UVB-76 Disappears. Fears Over USSR's Dead Hand.
Simply Unexplainable 6/12/10
By: Chris Capps
The mysterious numbers station code-named UVB-76 has been broadcasting at a frequency of 4625kHz since 1982 out of Russia. The mysterious signal broadcasts a buzzing sound every second and lasting for .8 seconds anywhere from 20 to 34 times a minute. The broadcast is a complete mystery and every clue that has come about to provide evidence of its purpose only deepens the enigma. And just recently the broadcast disappeared. Some suggest the signal was related to the Dead Hand, the system that would automatically retaliate with nuclear weapons in the event of a nuclear war. The sudden and unexplained disappearance of UVB-76 has many people nervous.
On January 16, 2003 the buzzing tone changed to a higher pitch of slower repetition for several minutes before changing back to its constant droning lower pitch. At the time many were concerned that the increased pitch may have been related to the increased perceived risk of nuclear attack by the United States. As the tone returned to normal, however, it was shrugged off as an unexplained anomaly. The very nature of numbers stations such as this one is one of complete mystery.
And that's not all that's suggesting there's something more going on at this station. Whatever it is has received a considerable amount of funding over the years as there is evidence that the site is an actual installation with employees of unknown purpose who often will walk into the transmission room and occasionally have hushed conversations behind the microphone. Unfortunately these conversations only serve to increase the mystery of the UVB076 signal. Less than a month after September 11, 2001 those listening for changes in the signal noted a brief conversation taking place in the room where the buzzer apparently was transmitting, "143. Not receiving the generator. There's some work on the hardware." A broadcast from December 24, 1997 was temporarily interrupted and a male voice came on speaking Russian, "Ya - UVB-76. 18008. Bromal: Boris, Roman, Olga, Mikhael, Anna, Larisa. 742, 799, 14." After the message was repeated several times, the message returned to normal. Again in 2002 on September 12, the voice came back, "UVB-76, UVB-76. 62691 Izafet 3693 8270." Other messages would follow with the most recent official one being an equally cryptic string of numbers and letters being broadcast as recently as 2006.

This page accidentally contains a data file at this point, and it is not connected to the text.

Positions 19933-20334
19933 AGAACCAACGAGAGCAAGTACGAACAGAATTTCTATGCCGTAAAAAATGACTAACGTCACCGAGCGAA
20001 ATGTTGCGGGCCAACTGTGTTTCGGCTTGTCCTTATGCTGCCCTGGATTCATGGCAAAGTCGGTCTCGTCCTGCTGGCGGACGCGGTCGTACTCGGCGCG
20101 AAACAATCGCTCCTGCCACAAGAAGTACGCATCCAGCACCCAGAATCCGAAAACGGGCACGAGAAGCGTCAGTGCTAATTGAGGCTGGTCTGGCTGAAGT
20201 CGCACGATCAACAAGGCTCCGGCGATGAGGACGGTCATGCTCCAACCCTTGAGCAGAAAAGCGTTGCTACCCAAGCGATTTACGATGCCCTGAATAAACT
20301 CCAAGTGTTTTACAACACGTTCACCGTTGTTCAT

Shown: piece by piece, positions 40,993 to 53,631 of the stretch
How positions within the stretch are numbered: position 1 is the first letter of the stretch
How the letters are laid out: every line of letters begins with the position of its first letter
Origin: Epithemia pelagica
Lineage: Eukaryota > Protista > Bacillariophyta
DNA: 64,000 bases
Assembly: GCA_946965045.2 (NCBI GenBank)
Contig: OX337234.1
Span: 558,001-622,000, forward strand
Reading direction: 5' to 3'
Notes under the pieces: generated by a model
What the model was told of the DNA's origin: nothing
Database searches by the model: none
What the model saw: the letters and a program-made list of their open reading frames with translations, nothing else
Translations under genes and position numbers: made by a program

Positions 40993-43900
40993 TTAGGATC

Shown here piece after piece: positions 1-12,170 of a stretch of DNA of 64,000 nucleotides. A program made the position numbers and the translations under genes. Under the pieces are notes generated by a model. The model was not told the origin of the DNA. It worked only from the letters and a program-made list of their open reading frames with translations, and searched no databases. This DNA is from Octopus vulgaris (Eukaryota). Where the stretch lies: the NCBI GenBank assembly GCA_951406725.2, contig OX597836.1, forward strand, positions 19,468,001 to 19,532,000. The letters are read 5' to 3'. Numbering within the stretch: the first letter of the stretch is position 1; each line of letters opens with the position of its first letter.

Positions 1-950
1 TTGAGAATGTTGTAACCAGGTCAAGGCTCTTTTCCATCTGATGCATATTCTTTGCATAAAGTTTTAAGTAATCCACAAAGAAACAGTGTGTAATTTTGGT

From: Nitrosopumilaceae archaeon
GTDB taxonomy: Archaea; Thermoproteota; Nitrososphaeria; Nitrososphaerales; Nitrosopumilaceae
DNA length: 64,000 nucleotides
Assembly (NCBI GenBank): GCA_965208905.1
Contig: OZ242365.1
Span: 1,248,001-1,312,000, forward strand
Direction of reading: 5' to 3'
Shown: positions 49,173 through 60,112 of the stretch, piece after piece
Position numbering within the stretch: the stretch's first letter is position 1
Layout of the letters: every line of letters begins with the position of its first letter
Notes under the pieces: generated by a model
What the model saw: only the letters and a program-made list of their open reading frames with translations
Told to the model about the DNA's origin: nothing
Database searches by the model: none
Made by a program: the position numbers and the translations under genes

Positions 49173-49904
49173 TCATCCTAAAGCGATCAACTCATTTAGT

And yet there are also rumors of a final voice broadcast days prior to UVB-76's disappearance, but the contents of that message have not been discovered. Numbers stations exist in Russia, the United States, and several other countries around the world though their purpose is widely unknown. There are many suggestions that the broadcasts may be coded instructions to spies. As for the UVB-76 broadcast, there is a strong belief that it may be related to the dreaded "Dead Hand," of the Soviet Union. The Dead Hand was a program set up to ensure a retaliatory attack on the United States in the event of a first strike scenario by the United States. It was set up as a sort of automated kill switch in case there was no one left at the controls of Russia's ICBMs. And that leaves many wondering, "Where does that leave us if the system is no longer broadcasting?"